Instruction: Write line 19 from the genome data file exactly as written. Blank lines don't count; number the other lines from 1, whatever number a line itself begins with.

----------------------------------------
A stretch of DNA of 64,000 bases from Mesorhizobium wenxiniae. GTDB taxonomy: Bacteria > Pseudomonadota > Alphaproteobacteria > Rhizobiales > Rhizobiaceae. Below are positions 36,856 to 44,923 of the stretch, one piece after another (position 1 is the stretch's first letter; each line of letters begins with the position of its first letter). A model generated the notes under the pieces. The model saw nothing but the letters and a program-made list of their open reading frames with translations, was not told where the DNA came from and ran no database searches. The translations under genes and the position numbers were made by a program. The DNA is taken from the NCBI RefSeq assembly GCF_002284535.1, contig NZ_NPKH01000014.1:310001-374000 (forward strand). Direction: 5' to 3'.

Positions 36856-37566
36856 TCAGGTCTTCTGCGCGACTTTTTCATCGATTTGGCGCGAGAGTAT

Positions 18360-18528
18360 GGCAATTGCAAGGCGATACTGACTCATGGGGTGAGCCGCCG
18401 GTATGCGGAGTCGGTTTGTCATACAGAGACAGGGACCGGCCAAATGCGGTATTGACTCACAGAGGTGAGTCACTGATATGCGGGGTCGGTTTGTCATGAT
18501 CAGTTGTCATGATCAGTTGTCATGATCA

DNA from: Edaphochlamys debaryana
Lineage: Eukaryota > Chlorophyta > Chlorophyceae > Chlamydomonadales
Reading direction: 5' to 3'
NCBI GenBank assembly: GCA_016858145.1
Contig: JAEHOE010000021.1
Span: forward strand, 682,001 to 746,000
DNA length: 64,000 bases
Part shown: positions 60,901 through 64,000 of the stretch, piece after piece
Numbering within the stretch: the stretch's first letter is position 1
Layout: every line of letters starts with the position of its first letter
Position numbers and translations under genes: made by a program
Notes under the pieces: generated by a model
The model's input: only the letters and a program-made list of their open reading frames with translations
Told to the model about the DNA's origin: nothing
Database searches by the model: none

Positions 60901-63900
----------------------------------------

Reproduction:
Notes under the pieces: generated by a model